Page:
It does not require a second reading of that rule to demonstrate that the Illinois Director of Agriculture is not included in any of the categories stated. It is likewise asserted that a rule of the Association states "failure to make any payment required by the condition constitutes an automatic withdrawal from the event." It will be noted that this rule does not, strictly speaking, purport to cover a situation where the promoter of the race has accepted a late payment but has received all required payments forty-eight hours prior to the start of the race. Indeed it would appear that the circumstances here stated come within the proviso stated by the Director which was "if any condition arises not covered by these conditions, the Department of Agriculture reserves the right to decide any question. All entrants agree to abide by that decision * * *." It would seem that it is this proviso that should control. This being so, the Director was without authority to deliver this purse to the United States Trotting Association for their determination as to which horse was eligible and which horse won. The responsibility for determining eligibility was with the Director. He made that determination and permitted Chicago King to run. The post mortem delivery of the purse and the attempted transfer of responsibility for a determination of eligibility that he had already made was a nullity. Indeed, he does not complain of the trial court's order.
The United States Trotting Association was made a party-defendant on the motion of the Department of Agriculture. It filed its answer and a counterclaim for a declaratory judgment seeking a determination of the rights of the various parties in and to the fund. Although the trial court dismissed this counterclaim, it in effect did exactly what the Trotting Association requested, that is, made a determination of rights and found that Chicago King was lawfully entitled to the purse albeit contrary to the asserted claims of the Association. The Association has appeared in this cause and submitted its interest to the jurisdiction of the court, participated in the proceedings and has appealed. While mandamus is a writ directed to the performance of an official ministerial duty, the Association in effect brought the purse into jurisdiction of the court. It is a party-defendant. Accordingly, the order directing the Association to return the money to the Director of Agriculture is affirmed.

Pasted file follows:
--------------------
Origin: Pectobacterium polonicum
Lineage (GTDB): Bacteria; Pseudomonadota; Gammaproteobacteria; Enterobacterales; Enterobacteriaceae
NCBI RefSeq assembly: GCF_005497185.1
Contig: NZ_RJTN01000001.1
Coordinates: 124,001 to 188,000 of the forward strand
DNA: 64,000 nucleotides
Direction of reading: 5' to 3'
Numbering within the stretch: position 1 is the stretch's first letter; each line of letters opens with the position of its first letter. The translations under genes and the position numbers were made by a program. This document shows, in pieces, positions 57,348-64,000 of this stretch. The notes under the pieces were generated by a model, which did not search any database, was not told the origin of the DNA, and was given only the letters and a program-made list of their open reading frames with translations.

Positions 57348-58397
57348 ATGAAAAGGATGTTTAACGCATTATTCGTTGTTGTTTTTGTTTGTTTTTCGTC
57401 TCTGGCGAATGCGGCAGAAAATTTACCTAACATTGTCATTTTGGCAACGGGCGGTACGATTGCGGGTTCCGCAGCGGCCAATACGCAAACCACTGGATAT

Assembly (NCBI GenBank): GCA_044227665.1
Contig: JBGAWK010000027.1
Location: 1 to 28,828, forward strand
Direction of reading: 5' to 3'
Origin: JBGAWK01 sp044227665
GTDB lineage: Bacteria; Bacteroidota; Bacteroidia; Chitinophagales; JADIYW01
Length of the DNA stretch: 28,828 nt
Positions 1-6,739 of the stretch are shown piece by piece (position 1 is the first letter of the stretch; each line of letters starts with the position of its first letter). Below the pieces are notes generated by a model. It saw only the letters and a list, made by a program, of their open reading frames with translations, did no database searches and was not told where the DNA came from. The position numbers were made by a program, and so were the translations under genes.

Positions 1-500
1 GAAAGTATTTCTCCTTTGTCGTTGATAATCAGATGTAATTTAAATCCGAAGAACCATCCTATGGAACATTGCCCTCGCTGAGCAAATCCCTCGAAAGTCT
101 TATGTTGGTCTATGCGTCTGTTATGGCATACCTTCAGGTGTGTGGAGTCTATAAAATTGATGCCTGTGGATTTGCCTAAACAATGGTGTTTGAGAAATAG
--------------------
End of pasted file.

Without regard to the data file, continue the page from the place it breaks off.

It being the statutory responsibility of the Director to hold this purse for the benefit of the entrants and it appearing that Chicago King was an entrant and was the winner of the race on the tract, there is nothing to be done other than to deliver that purse to Chicago King.
The judgment of the trial court is affirmed.
CRAVEN, J., concurs.
Mr. JUSTICE TRAPP, dissenting:
The opinion takes the position that the letter of the Director of Agriculture, dated August 4th, was a final determination that the horse was eligible to participate in the race.
The conclusion of the majority disregards all actions of the Director following the filing of the protest, i.e., the racing of the third heat with an additional horse and the fact that the Director determined not to pay the purse to the owner of King. Finally, the pleadings filed in behalf of the Director deny that the horse was the winner.
It is to be concluded from the record that the protest of eligibility was timely filed on the day of the race as the notice to the other entrants simply stated that "through inadvertence" the name of the horse had been omitted from the list.